So the question is: Going forward, how many box office millions are studios going to be willing to risk, just to pay homage to the fanboy nation? Watchmen screenwriter David Hayter recently asked moviegoers to see the film a second time, in order to send the message to Hollywood that there is a market for “complex” comic book films. By now, however, he may be preaching to an empty choir.


One thing that was very unique about the whole Watchmen experience was the level of consideration the filmmakers gave to the fanboy nation. In every interview or panel he was on, Zack Snyder went to great lengths to stress that he too was a Watchmen fanboy, and that he would not let the fanboy nation down by mucking with source material.

Now Snyder could’ve been totally B.S.’ing us all, but I don’t believe that. I believe that as far as filmmakers go, Zack Snyder really is a fanboy who was genuinely making this film for fanboys first, mass audiences second. Time will ultimately reveal the wisdom (or lack thereof) of that approach, but as of right now, it’s surely questionable.

Screen Rant’s own Rob Keyes recently wrote an article on the upcoming X-Men Origins: Wolverine movie, where he posed the question of just how much (or not) the filmmakers behind Wolverine are listening to fanboy opinions about how characters like Deadpool or Gambit get translated to the big screen. In that same vein, I find myself wondering: when it comes to comic book films, who really runs the show? Did fanboys really have that much influence before Watchmen? And now that Watchmen is coming up short, how much influence will fanboys not have going forward? Is a core fan base of comic book geeks really worth catering a big-budget film to? Or is mass appeal the bottom line every comic book filmmaker should be going for?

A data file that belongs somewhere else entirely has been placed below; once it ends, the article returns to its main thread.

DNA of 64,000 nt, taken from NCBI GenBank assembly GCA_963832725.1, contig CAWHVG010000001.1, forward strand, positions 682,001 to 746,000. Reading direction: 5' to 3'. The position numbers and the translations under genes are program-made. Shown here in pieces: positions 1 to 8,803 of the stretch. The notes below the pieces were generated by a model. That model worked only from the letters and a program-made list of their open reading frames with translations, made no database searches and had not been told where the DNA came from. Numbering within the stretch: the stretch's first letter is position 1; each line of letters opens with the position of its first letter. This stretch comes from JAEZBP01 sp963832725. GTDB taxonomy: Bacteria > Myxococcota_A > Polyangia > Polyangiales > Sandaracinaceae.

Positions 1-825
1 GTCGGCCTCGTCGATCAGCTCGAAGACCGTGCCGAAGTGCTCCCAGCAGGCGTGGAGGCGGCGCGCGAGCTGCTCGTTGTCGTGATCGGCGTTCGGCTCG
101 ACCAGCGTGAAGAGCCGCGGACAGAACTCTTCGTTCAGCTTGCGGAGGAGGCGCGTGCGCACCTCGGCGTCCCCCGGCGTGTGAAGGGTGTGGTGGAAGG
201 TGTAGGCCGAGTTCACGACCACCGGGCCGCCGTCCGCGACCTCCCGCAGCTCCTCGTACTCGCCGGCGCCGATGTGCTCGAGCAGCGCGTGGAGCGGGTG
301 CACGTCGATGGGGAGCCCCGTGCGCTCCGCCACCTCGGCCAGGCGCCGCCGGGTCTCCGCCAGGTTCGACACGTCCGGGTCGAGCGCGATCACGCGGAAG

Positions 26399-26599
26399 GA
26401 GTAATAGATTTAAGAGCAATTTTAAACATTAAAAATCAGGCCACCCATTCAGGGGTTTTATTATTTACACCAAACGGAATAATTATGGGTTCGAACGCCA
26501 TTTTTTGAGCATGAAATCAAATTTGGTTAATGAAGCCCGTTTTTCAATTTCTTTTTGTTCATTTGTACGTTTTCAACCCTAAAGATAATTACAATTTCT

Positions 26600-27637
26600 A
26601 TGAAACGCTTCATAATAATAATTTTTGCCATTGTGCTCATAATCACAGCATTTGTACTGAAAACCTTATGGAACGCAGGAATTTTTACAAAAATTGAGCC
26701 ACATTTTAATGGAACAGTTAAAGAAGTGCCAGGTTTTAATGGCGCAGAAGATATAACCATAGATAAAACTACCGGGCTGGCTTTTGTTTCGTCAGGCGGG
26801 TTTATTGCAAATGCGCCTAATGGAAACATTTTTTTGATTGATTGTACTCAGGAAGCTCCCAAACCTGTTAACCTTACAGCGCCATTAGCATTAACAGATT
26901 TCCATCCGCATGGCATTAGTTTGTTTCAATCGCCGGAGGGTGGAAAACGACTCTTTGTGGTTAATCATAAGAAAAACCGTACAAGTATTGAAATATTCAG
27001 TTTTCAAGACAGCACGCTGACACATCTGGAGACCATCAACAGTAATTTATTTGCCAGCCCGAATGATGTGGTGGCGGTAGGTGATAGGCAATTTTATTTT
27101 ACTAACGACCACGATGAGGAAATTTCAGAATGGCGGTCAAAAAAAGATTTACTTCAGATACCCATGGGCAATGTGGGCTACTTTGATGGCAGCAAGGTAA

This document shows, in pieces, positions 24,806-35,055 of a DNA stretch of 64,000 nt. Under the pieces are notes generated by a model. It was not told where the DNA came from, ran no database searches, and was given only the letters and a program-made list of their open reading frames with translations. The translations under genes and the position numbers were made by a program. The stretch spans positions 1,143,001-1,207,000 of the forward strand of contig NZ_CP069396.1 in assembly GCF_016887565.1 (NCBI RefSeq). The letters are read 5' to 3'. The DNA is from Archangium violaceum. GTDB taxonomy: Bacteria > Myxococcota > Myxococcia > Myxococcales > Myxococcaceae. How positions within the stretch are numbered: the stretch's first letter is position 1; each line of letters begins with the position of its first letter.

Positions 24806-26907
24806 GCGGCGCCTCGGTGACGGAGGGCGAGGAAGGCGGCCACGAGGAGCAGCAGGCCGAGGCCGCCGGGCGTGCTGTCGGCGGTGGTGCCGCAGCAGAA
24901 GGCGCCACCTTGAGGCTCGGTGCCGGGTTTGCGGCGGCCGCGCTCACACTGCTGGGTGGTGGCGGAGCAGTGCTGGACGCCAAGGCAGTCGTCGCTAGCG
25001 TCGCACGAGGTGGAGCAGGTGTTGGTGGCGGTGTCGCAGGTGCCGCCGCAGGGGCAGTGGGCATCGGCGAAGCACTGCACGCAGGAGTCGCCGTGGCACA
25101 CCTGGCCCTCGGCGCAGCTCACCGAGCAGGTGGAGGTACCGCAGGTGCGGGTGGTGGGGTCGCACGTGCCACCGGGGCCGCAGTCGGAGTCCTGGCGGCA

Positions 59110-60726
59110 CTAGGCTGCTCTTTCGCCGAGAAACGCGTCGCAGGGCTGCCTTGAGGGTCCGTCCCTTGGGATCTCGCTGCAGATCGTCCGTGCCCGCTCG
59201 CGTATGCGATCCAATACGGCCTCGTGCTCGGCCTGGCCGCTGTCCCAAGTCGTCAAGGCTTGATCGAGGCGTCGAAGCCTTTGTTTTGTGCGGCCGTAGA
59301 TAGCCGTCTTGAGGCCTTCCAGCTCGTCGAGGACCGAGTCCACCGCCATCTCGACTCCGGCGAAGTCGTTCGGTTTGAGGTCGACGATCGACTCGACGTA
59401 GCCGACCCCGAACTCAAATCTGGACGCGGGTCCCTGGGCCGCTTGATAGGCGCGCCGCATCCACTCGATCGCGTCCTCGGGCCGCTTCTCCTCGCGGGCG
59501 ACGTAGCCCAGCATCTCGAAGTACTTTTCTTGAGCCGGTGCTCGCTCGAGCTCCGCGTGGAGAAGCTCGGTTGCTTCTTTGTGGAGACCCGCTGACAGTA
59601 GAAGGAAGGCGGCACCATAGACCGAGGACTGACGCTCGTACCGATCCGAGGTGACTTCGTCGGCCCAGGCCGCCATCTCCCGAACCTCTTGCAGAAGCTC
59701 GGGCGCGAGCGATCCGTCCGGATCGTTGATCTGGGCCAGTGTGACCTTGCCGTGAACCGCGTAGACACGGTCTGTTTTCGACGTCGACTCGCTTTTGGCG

The simple truth is, some people are really into comic books while others can’t stand them. And we all know the reasons why the haters hate: The characters are too fantastic, the stories are too outlandish, the dialogue is too cheesy, etc., etc.

In order to make comic book films appeal to an audience beyond the comic store, filmmakers have to separate their adaptations from the “trappings” of their comic book sources, mining the raw essence of what made a superhero interesting or appealing in the first place, and then build a film on that foundation. People need never to have read a Batman comic to be intrigued by Bruce Wayne’s dark societal view, or a single issue of Spider-Man to relate to Peter Parker’s teenage angst. Of course, some would say that character recognition has everything to do with a comic book film’s chances at mass appeal (wide character recognition = wide film appeal). I would remind those people of the cases of Batman & Robin and V For Vendetta. Sometimes widely known doesn’t mean mass appeal, and vice versa.